The bladder valves are poorly placed in the middle of each pontoon and are either obscured or completely covered by the strap-on pockets. If you deflate your boat to fint into a vehicle (I don't), this could turn into a major annoyance before too long.

    Finally, like most pontoons, it doesn't track very well under power on still water, so it's easy to spin off course by not constantly correcting the oars.

    If I was going to buy another pontoon (which I'm not) I'd look at the 10 foot Water Skeeter on sale at Outdoor Emporium for $525. The same boat is in the Cabela's catalog for about $575 as I recall. It's wider with a substantial cargo deck, has a much better anchor system, the footrests, seat and oar positions are all adjustable, plus with an optional platform, you can stand up on it to cast.

    BOBLAWLESS New Member

    Just a quick note to you: I have a friend who knows boats and materials very well. He was an instructor at the Wooden Boat School . He attended a dealers show in Denver and looked at all of the pontooon boats at the same time. His opinion is that the Fishcat is the best constructed of all the toons and by far.
    I went down the Bogachiel in low water in my Fishcat 8' and I nearly lost my teeth at every rapid. The boat was slammed and banged unmercifully during the float. No damge could be found except to the operator who was scaired witless. Don't every worry about this boat coming apart.
    Bob, the If I could have another inch of water in the river, I'd really appreciate it.x(
  10. flasher

    flasher New Member

    I was talking to the guy that builds pontoons down in Tukwilla I think it's called Xstream anyway the guy told me he has been building boats for 20+ years and that in no way should I buy one that was less than 10' I think he is right. Last thing you want is trouble on the water and running borderline on fast water all it takes is one brain fart and your finished.
  11. JPeterman

    JPeterman New Member

    My wife got me the FishCat 9 last year for Fathers day. I've used it up at Rattlesnake, on the Yakima and on the Stillwater River in Mt. The Stillwater was the most challenging, I was able to make it through some rather big (relative to what I was thinking of) water with ease. I thought it tracked well on Rattlesnake and it was very stable. I agree that the rod holder leaves much to be desired and am currently looking for a new holder. I haven't yet tried the anchor system. I like the fact that both the seat and foot rests are adjustable. This is a great little boat that you can pack up very quickly or put on top of your car.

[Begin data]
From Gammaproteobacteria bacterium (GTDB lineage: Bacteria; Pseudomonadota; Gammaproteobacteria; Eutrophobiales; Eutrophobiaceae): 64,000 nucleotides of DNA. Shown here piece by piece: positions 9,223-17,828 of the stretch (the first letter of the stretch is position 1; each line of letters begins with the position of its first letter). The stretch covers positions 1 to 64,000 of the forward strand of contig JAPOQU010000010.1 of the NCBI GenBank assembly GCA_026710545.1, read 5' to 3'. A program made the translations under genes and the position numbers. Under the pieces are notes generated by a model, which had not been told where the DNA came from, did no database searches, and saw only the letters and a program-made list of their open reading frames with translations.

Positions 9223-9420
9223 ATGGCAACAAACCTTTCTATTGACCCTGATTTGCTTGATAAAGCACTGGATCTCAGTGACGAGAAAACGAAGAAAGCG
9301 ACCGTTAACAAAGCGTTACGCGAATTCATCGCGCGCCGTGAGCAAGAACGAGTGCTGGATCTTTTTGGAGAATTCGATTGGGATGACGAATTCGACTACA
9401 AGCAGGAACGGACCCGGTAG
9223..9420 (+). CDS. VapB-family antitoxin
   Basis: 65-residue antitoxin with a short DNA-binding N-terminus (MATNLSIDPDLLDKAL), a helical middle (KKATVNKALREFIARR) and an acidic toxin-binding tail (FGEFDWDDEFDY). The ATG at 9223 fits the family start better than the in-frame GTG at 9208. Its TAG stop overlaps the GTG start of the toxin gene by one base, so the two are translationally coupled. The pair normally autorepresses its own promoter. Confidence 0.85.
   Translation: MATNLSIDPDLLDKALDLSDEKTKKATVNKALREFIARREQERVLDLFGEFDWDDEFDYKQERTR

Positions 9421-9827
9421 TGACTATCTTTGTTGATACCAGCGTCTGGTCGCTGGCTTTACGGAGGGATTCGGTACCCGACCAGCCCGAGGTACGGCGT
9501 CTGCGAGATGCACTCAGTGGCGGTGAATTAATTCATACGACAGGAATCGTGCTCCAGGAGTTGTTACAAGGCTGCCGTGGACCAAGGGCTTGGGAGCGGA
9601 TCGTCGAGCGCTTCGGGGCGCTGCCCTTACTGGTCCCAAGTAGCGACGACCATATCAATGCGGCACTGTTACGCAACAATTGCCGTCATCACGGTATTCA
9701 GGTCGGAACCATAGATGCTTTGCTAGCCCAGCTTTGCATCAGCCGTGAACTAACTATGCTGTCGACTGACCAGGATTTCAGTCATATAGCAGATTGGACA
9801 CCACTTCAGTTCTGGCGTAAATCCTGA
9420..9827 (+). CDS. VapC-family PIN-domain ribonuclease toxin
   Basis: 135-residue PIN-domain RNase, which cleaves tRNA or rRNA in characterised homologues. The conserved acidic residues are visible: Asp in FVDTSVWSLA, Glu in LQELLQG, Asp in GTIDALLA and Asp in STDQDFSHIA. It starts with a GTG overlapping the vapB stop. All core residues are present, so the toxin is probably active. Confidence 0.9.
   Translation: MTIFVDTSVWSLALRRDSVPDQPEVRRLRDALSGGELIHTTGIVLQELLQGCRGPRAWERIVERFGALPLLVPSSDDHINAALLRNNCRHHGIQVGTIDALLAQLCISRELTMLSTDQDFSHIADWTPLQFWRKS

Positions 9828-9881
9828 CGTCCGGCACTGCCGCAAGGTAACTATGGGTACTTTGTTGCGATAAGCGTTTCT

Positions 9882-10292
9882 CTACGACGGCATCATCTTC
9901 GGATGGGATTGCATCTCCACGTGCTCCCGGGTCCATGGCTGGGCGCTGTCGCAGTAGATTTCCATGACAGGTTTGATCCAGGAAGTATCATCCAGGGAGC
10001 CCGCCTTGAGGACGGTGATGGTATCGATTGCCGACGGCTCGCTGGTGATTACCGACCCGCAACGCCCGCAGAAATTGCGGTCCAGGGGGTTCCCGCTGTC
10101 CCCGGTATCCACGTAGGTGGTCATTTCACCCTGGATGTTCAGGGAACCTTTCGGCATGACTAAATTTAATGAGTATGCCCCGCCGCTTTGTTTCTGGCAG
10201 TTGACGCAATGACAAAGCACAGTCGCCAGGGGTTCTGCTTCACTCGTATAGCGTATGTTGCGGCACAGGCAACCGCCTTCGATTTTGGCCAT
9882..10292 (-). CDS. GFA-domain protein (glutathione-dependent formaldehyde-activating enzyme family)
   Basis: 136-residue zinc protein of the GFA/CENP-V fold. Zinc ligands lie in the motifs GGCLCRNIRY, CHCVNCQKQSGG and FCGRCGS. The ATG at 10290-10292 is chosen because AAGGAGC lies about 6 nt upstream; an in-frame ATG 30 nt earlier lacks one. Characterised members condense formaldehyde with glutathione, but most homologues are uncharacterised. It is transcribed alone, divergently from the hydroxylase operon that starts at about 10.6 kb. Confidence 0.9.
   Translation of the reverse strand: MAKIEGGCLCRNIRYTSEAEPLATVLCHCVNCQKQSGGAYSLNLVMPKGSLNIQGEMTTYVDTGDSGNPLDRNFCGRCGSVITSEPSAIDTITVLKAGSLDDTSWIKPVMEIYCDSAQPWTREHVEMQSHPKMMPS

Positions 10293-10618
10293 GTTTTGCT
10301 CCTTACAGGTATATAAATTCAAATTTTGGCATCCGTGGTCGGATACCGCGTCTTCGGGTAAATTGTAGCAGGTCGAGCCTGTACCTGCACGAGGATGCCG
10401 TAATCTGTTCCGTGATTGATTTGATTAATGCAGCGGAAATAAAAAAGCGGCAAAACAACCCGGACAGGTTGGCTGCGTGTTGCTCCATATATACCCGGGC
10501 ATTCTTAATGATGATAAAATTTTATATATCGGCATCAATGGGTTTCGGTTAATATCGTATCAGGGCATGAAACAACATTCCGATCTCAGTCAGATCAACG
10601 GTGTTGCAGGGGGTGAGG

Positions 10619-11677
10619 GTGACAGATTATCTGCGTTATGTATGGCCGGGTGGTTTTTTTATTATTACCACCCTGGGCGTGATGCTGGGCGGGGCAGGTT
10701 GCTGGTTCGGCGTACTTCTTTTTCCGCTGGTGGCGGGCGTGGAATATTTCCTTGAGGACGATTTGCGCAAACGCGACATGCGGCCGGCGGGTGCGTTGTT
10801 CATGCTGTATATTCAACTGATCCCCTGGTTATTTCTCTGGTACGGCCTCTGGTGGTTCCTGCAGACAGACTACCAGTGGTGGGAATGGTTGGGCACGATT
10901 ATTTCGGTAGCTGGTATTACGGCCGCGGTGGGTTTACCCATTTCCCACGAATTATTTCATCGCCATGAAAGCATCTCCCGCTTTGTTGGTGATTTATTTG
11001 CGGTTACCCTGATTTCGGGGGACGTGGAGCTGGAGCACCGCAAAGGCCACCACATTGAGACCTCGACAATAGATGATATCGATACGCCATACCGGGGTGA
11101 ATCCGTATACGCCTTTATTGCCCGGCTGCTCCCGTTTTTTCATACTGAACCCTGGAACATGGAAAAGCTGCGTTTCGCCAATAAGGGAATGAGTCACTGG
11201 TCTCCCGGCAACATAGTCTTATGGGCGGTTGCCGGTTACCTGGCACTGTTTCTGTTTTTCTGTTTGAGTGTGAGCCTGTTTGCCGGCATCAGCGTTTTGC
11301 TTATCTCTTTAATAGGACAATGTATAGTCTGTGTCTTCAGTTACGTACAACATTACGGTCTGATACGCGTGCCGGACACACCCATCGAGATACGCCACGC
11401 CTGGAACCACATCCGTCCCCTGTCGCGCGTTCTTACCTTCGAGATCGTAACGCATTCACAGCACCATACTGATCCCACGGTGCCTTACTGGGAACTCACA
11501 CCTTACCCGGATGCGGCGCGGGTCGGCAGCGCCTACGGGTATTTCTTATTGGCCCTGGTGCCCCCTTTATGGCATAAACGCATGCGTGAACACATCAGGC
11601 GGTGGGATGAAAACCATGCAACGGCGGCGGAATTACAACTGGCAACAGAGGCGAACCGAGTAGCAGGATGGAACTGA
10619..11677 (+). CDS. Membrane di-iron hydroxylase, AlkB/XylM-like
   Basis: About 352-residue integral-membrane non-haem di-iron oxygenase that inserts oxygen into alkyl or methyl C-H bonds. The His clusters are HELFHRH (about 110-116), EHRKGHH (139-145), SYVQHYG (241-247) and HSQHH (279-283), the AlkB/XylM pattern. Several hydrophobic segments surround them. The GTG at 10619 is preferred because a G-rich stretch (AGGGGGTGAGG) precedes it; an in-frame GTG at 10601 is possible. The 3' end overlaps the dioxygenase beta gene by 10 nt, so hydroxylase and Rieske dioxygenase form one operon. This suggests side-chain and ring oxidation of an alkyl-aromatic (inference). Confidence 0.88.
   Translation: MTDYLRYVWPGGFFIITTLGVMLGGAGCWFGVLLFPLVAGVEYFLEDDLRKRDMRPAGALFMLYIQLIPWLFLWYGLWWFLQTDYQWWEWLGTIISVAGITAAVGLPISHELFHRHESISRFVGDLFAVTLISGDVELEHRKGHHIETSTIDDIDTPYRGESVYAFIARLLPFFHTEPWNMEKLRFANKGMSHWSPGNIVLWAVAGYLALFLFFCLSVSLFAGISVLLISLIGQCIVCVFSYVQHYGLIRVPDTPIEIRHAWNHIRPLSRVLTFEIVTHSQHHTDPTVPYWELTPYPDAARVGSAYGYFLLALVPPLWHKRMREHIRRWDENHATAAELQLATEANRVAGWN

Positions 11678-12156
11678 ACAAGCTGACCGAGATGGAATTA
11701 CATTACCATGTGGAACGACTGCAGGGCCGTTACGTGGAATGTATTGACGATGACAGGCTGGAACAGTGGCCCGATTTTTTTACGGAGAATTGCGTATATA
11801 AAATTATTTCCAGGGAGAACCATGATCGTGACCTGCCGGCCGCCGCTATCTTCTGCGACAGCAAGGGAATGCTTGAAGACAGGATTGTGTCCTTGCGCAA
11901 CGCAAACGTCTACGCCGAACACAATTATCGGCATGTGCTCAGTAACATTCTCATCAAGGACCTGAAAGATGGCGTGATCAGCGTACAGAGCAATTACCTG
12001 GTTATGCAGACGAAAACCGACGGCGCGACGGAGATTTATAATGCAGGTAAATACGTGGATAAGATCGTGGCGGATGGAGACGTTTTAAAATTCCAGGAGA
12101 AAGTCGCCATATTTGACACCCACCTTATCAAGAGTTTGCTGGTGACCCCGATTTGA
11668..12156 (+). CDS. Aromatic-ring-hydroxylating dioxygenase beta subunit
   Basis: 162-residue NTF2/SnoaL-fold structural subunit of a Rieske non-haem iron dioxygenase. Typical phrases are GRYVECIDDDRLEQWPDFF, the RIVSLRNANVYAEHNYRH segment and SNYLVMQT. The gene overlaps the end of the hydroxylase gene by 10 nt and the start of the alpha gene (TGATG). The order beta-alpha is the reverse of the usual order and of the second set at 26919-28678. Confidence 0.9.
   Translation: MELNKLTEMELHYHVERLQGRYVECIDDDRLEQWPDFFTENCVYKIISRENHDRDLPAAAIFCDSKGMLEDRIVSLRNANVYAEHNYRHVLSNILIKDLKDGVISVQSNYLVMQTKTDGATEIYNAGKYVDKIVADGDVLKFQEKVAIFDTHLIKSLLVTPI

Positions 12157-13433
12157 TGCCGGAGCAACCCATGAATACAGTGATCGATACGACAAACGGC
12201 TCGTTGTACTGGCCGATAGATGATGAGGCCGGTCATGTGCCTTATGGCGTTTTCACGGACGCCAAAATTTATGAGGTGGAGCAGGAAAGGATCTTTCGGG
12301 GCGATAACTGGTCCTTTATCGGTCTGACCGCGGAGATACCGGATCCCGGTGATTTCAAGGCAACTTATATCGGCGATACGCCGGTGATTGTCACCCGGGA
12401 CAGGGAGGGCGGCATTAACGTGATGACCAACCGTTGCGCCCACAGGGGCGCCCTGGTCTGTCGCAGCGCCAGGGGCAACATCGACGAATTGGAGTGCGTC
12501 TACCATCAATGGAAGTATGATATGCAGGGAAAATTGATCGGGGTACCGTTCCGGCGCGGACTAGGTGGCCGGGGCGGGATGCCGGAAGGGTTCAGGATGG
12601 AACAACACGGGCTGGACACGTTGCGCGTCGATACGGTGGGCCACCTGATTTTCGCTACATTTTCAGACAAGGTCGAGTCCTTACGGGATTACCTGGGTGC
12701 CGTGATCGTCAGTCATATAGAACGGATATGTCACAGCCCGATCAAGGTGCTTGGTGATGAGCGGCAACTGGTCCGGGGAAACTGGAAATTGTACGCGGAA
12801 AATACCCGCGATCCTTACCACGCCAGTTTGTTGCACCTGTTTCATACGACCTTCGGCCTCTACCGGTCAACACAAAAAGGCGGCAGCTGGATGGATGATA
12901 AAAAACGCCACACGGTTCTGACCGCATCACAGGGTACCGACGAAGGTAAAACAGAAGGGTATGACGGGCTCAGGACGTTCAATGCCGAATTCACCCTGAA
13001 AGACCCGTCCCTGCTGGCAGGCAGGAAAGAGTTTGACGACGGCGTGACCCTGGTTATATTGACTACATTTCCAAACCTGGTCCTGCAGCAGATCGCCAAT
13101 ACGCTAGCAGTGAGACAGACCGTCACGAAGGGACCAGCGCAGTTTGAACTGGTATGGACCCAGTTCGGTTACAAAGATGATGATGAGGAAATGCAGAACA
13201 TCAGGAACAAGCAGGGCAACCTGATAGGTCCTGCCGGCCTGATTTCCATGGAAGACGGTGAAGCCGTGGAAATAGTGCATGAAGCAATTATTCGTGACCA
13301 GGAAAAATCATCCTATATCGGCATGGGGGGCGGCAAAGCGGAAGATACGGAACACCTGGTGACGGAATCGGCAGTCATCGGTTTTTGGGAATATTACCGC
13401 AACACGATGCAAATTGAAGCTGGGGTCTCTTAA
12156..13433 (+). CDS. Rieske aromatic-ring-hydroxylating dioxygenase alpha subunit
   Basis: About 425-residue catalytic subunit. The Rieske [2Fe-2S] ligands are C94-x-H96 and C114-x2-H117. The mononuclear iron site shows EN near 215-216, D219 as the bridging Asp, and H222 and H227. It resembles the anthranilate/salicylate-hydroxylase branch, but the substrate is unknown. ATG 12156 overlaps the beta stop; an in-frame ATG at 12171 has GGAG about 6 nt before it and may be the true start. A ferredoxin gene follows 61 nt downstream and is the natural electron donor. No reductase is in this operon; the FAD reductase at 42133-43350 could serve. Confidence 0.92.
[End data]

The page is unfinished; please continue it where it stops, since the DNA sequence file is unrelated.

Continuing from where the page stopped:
I'm looking for a pump that is small enough that I can take it with me down the river - any thoughts?

    I would reccomend this boat to anyone. Good luck!
  12. cuponoodle breakfast

    cuponoodle breakfast Active Member

    Flasher, did the Xstream boats look like this? :)

    A 9' Outcast should be good for most situations. I had an 8' Buck's for a few years and it was ok. An extra foot would have been nice. I simply wanted a bigger boat for more gear and bigger water. With the bigger boat I miss using fins on the rare times I fish lakes, and being able to carry it by myself.
  13. flasher

    flasher New Member

    Yeah thats what they look like. How do you like it? Doesn't have much wear. Have you ever taken out of the shed?
  14. sportsman

    sportsman Active Member

    The foot pumps that come with Watermaster Kickboats work very well. Takes 10 minutes to inflate, and they are compact. Fred
  15. cuponoodle breakfast

    cuponoodle breakfast Active Member

    I've had it almost a year now and I like it a lot. I've used it mostly on the Skagit and Sky, with a couple of trips on the NF Stilly. I plan to take it down the Sauk soon. It's very stable. Sos makes a larger frame that isn't much more money. Sometimes I wonder if I would have been better off with more room, but I'm happy with what I have.
  16. greyghost

    greyghost Member

    Thanks for your responses, the boat is on it's way.......